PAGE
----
Finally! Sonoma-grown and milled flour!

And you can tell the difference. These wheats were selected from over a decade of trials for what thrives right here in our special coastal climate and grown using ecological practices. Then, they’re stone milled into distinctive, flavorful flour incomparable to anything you’ve ever eaten.

Introducing the Sonoma Grain Share

You’re invited to experience these unique flours through the inaugural Farmer Mai Grain Share. There are 20 spots available in this pilot Grain Share. Each Share price is $150 and will take place December 2020 through May 2021 wherein members can:

  • Receive 5 lbs of a single variety of freshly milled whole wheat flour once a month
    • 5 lbs = 4 loaves of bread and a lot of pancakes, or a small mountain of cookies
    • Varieties may include: Chiddam Blanc de Mars, Wit Wolkoring, Sonora, Akmolinka
  • Pick-up on the second Thursday of every month at

Sign-up by November 20

Please complete this registration form by Friday, Nov 20 at 8 PM. Shares will be filled in order of registration date. You will receive a confirmation email that will request payment by PayPal or Venmo. If payment ($150) is not received by Monday, November 23 at 8 PM your spot will be offered to a waitlisted applicant. Only one share per person/family.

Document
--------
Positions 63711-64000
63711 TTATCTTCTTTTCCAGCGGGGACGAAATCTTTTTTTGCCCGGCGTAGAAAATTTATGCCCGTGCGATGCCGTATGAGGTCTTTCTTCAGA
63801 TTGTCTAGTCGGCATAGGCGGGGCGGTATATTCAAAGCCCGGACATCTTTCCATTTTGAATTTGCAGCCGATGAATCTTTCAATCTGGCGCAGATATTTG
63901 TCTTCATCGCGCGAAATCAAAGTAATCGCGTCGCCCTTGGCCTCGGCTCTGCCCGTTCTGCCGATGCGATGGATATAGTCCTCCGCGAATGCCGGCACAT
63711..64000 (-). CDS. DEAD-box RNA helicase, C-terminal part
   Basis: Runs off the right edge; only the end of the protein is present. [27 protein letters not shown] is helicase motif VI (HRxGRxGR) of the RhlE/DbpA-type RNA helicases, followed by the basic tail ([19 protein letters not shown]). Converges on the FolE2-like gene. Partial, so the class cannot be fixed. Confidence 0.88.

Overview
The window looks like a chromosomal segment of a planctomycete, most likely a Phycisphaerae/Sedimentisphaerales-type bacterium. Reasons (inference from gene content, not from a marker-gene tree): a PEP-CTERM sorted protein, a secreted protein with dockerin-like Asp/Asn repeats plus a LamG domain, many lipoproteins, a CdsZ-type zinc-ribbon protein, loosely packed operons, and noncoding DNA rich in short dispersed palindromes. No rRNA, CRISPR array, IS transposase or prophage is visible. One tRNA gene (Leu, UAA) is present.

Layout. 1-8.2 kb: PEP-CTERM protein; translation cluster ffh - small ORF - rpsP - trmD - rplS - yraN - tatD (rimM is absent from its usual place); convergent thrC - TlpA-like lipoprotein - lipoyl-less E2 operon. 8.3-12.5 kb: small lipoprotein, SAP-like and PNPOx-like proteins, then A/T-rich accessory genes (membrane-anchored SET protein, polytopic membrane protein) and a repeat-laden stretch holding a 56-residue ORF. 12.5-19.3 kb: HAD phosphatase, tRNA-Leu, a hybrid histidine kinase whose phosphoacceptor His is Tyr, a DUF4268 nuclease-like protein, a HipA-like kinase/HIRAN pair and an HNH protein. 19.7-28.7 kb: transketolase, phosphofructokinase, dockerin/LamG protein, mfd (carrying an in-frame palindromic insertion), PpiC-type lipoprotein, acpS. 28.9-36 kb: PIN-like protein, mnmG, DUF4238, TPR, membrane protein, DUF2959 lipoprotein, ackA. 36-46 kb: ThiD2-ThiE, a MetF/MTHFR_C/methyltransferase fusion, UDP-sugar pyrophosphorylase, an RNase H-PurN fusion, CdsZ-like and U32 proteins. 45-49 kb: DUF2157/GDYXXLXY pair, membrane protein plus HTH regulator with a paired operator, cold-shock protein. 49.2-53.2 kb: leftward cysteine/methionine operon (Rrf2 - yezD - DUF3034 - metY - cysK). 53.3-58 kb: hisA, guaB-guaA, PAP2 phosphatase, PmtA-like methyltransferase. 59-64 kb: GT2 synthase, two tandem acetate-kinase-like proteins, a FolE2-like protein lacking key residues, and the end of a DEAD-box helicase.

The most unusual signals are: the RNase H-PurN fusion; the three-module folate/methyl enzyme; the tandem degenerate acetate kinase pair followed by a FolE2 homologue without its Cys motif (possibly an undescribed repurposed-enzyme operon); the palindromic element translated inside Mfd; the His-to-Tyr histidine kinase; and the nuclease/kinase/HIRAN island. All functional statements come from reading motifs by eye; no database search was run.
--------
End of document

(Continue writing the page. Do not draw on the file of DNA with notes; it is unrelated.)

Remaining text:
Information about the food and farmer


  • “Your Chiddam Blanc makes THE BEST pancakes!!!” –Samin Nosrat, cookbook author of Salt Fat Acid Heat
  • “Mai puts community relationships at the heart of what she does— relationships on the farm, and off, as well. She takes her role of steward seriously and her farms are making our world a better (and tastier!) place to live.” —Adrian Hale, baker at 1000 Bites of Bread
  • “This is the most delicious bread I’ve ever had in my life!”–90-year-old woman tasting bread made from my Sonora, eater of a lifetime of bread

About the wheat

  • Resilient and adaptive varieties: centuries-old varieties that have stood the test of time and selected for drought tolerance, disease resistance, high yield in organic farming systems
  • Grown with care for people and the environment using practices of dry farming (rainfed with no irrigation), intercropping, low-till, sheep-mowing, all local inputs, and living wages
  • For the future: varieties are non-patented, non-proprietary, and can legally be saved and shared

About the flour

I really mean whole wheat. Store-bought whole wheat flour sits on the shelf for months or longer. It can do that because the germ and bran have mostly been removed. Those parts carry oils and acids that go rancid and would spoil while sitting on unrefrigerated shelves. The lack of oversight on the “whole wheat” label enables mills to get away with the misnomer. What you will get is 100% whole wheat–no sifting, no additives, of identity-preserved, freshly milled flour from wheat harvested a few months ago not a few years ago. This is why I recommend that the flour be used within a month or be stored in the refrigerator or freezer.

100% stone ground. Stone mills break apart grain without pulverizing the seeds into fine particles or, when done well, heating them to temperatures that compromise the nutrients and flavor.

I’m excited to collaborate with Nan Kohler of Grist and Toll and Glenda Dougherty of The Bagel Mill to bring you fresh flour. Glenda, born in Sebastopol and owner of The Bagel Mill in Petaluma, who uses a New American Stone Mill to make fresh, stone ground flour for their bagels and now especially for the Sonoma Grain Share!


Banner bread and photo credit: Min Kim of Biodynamic Wellness